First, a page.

Euripides’ Medea

Euripides’ Medea


Written for performance in Athens in 431 BC, Medea is the blistering story of a woman scorned and her terrifying revenge on the husband who has betrayed her for a young heiress.

Popular in antiquity and in the modern world alike (it was a favourite of the Suffragettes) the play contains unusually acute observations of female psychology, as it traces Medea’s spiral from rejected wife to daemonic child-killer. Many of the questions that it raises remain potent today: how far should we sympathise with Medea: and what should we make of the play’s ending?

This recording by Actors of Dionysus was first issued in 1996 by Penguin Audiobooks with music composed by Olive Hamilton

Translated and directed by David Stuttard

Complete and Unabridged

Total time; 99’ 25” (CD1 51’42” : CD2 47’43”)


Roger Braban - Aegeus
Lizzie Cox & Anton Mirto - Chorus
Maria Fierheller - Nurse
Mark Katz - Jason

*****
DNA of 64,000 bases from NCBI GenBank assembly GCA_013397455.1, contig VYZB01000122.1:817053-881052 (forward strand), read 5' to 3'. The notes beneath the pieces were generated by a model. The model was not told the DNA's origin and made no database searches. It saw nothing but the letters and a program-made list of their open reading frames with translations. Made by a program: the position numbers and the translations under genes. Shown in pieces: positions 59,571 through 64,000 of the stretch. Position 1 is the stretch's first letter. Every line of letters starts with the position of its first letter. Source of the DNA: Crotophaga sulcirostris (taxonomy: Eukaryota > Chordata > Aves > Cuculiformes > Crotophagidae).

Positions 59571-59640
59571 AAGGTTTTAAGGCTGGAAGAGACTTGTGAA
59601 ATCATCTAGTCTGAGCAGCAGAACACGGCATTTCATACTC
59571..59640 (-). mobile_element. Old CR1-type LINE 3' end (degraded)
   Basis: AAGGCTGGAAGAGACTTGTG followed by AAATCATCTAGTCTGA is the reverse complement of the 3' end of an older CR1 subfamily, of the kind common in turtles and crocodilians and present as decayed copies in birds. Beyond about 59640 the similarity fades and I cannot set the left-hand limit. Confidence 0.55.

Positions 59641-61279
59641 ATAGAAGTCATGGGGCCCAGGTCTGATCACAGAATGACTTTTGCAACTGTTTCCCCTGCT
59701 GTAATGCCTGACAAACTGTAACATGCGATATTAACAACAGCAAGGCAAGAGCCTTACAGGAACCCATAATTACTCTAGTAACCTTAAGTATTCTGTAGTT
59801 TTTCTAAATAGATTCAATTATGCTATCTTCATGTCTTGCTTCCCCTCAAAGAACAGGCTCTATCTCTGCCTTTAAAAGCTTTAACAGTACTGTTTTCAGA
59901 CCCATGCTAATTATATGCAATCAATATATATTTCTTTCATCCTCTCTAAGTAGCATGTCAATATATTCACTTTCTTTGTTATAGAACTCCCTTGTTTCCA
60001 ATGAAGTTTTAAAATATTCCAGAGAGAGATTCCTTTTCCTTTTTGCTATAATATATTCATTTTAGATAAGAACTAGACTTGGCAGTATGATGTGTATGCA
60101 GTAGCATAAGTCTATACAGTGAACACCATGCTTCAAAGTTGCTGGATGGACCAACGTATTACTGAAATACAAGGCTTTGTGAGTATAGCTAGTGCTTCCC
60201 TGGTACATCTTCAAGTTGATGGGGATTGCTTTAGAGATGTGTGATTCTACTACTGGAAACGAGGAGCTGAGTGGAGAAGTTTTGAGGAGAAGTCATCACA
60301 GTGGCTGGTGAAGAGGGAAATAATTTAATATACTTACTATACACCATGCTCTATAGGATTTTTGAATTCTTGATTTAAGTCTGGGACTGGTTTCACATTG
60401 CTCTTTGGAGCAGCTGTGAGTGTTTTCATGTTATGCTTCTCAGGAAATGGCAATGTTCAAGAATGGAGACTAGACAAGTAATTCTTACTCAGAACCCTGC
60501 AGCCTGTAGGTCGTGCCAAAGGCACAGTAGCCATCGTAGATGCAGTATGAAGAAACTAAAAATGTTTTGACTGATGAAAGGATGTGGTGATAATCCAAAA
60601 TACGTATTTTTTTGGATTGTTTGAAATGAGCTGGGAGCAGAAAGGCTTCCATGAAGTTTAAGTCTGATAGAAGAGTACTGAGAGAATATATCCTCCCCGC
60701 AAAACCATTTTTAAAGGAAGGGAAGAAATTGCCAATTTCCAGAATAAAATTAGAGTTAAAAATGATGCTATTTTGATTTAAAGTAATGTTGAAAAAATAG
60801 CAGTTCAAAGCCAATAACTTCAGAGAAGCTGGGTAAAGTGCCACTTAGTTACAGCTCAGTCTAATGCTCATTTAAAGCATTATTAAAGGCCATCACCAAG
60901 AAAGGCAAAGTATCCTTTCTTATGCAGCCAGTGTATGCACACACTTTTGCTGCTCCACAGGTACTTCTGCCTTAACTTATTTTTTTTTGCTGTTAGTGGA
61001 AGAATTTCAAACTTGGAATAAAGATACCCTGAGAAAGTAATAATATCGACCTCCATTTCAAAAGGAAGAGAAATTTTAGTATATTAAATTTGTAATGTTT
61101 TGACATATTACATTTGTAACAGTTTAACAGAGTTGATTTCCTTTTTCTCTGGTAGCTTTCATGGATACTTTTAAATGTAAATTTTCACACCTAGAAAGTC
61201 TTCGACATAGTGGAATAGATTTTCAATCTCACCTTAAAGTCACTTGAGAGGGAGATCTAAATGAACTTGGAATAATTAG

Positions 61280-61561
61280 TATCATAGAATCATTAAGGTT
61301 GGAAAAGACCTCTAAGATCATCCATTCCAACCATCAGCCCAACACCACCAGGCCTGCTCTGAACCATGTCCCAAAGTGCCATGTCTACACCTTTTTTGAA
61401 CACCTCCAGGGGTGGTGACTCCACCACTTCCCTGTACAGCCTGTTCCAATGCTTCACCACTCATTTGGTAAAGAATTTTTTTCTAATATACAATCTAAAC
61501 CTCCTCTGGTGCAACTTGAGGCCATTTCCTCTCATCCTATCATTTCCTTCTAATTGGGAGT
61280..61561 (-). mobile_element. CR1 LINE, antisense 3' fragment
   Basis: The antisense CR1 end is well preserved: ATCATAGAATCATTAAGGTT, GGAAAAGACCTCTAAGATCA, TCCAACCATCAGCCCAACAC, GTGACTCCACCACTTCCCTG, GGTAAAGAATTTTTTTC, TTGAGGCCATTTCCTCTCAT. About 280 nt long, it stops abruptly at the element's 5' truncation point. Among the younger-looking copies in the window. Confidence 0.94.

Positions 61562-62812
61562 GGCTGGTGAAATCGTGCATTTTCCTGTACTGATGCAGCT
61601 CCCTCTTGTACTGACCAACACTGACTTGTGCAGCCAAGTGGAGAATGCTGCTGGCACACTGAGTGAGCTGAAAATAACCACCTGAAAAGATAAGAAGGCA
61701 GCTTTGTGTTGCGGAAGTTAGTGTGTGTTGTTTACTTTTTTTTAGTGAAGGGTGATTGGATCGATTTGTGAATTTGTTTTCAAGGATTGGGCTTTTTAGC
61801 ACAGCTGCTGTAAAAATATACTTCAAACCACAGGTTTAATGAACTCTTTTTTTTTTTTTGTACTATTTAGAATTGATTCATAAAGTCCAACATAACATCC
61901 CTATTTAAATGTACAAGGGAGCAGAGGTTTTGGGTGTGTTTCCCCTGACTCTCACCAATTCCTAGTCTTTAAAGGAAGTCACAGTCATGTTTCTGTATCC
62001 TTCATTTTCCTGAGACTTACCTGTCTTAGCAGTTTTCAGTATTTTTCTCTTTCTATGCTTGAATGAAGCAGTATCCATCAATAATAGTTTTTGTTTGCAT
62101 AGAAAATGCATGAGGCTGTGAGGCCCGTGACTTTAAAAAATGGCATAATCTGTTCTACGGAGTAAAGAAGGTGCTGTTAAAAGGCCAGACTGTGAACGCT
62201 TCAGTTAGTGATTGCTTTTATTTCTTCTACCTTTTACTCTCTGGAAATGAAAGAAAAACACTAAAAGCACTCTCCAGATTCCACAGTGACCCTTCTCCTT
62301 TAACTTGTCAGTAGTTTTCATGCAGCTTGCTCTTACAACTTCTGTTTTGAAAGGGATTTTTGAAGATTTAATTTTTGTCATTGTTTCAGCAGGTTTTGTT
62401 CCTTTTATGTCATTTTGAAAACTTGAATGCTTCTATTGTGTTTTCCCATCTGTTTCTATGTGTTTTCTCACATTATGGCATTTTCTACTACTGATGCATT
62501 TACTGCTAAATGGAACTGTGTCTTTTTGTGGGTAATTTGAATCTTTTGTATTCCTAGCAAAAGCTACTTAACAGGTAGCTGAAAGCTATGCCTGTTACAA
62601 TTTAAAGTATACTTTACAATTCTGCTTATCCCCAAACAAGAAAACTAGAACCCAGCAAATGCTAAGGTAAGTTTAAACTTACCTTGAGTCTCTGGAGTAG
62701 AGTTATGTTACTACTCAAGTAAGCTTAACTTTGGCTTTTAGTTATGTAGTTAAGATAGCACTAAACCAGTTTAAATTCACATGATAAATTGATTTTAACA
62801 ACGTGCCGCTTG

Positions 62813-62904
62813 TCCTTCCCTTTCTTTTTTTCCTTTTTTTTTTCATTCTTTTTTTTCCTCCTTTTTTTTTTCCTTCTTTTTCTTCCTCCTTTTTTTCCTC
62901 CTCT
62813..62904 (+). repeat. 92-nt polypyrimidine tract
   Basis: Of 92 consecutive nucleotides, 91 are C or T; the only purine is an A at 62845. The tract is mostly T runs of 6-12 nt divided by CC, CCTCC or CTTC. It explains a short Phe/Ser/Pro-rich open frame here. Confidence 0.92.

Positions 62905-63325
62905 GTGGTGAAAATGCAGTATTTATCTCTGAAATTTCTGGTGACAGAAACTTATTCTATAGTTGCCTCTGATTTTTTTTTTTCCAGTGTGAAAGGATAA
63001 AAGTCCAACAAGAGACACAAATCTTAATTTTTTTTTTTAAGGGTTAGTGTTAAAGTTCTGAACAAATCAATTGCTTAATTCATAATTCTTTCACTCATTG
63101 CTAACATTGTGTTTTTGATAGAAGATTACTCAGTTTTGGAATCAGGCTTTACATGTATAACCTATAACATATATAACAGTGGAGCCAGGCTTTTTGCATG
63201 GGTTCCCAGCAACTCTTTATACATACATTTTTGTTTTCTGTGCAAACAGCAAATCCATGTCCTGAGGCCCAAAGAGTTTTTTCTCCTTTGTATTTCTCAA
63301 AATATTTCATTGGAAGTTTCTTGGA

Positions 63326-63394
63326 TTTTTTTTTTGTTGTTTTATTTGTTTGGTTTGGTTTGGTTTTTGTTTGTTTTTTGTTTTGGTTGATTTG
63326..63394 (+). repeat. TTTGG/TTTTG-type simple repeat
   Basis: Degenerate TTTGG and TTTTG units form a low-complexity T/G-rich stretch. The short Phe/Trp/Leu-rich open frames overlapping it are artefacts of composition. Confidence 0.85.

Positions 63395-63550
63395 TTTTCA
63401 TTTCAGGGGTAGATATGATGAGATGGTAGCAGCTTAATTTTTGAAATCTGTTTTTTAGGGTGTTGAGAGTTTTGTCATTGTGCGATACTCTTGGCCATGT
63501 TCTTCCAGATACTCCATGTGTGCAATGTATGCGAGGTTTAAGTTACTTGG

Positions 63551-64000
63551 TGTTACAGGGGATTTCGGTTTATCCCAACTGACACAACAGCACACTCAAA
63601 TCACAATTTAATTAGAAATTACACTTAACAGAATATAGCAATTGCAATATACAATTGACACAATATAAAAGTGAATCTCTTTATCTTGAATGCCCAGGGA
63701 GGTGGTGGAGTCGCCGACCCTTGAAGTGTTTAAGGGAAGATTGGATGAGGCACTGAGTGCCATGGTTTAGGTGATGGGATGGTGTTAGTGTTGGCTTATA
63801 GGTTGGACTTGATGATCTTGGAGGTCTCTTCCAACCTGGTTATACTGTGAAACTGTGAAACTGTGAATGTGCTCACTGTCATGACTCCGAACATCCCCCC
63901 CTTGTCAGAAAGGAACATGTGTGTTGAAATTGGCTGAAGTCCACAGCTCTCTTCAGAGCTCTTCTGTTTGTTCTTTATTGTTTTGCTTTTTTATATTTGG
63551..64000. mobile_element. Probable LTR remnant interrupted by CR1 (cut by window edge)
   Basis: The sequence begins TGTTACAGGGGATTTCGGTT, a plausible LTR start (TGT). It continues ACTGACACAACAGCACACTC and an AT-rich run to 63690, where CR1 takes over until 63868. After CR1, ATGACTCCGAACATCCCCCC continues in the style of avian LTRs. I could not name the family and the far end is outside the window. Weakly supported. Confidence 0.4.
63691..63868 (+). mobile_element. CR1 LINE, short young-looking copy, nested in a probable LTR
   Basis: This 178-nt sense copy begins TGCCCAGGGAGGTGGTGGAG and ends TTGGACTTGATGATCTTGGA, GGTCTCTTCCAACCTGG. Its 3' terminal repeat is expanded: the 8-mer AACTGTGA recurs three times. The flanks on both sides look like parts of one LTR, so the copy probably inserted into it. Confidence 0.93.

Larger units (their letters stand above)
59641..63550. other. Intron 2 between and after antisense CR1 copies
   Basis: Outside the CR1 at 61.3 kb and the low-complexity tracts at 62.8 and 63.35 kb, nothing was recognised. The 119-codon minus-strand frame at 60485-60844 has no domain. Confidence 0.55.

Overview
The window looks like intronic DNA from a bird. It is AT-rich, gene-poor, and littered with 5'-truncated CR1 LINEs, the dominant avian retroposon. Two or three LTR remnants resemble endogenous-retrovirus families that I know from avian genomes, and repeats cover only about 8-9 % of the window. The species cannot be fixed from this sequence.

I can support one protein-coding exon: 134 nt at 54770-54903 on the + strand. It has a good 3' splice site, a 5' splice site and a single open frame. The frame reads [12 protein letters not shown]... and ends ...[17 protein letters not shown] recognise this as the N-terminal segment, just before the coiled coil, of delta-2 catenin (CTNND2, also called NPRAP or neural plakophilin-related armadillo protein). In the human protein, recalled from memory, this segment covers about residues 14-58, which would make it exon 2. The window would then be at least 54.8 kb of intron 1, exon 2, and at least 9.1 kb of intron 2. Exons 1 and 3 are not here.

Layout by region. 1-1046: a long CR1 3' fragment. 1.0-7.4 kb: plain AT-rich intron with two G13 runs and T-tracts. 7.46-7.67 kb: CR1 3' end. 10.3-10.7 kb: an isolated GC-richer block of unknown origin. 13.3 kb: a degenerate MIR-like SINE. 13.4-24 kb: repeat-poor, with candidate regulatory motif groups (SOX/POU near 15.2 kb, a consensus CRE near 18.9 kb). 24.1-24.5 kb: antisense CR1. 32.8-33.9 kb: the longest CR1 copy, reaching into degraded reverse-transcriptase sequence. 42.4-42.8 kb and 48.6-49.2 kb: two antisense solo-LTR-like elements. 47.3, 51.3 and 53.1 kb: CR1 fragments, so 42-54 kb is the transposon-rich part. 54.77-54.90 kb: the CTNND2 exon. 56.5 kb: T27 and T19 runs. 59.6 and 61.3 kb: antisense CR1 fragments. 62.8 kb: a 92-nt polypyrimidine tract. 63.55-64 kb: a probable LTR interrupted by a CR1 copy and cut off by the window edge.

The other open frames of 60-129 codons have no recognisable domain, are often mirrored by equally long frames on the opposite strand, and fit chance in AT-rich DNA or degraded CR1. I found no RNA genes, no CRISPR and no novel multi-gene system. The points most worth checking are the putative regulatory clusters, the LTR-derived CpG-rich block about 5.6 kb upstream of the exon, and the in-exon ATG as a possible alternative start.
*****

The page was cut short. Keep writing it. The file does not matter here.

John Kingsley - Tutor
Anthony Ofoegbu - Creon
Tamsin Shasha - Medea
David Stuttard – Messenger

Running time: Approx 90 mins - Double CD
Age guidance: 12+


“Actors of Dionysus give an astonishingly tense and absorbing performance. David Stuttard’s translation gives Euripides’ wisdom a classic turn of phrase which the well-balanced chorus puts over perfectly. Anthony Ofoegbe is suitably Doric as Creon, Mark Katz makes an insufferably pi Jason, and Tamsin Shasha is chillingly convincing as the mad but marvellous Medea". - The Independent

"Good performances all round, and especially by Tamsin Shasha in the title role, makes it very clear why the Greeks were so excited by this play more than a millennium ago". - Financial Times

Reviews of other performances and recordings:

“Stuttard’s sensitive and powerful translation keeps the force of the drama moving…Actors of Dionysus leave behind in their audiences an experience of deep intensity.” - St Andrews Citizen, on Electra

“A very important teaching aid.” - The Open University

“Performed with an energy and passion that matched the superb staging, direction and design.” - The Argus, on Agamemnon

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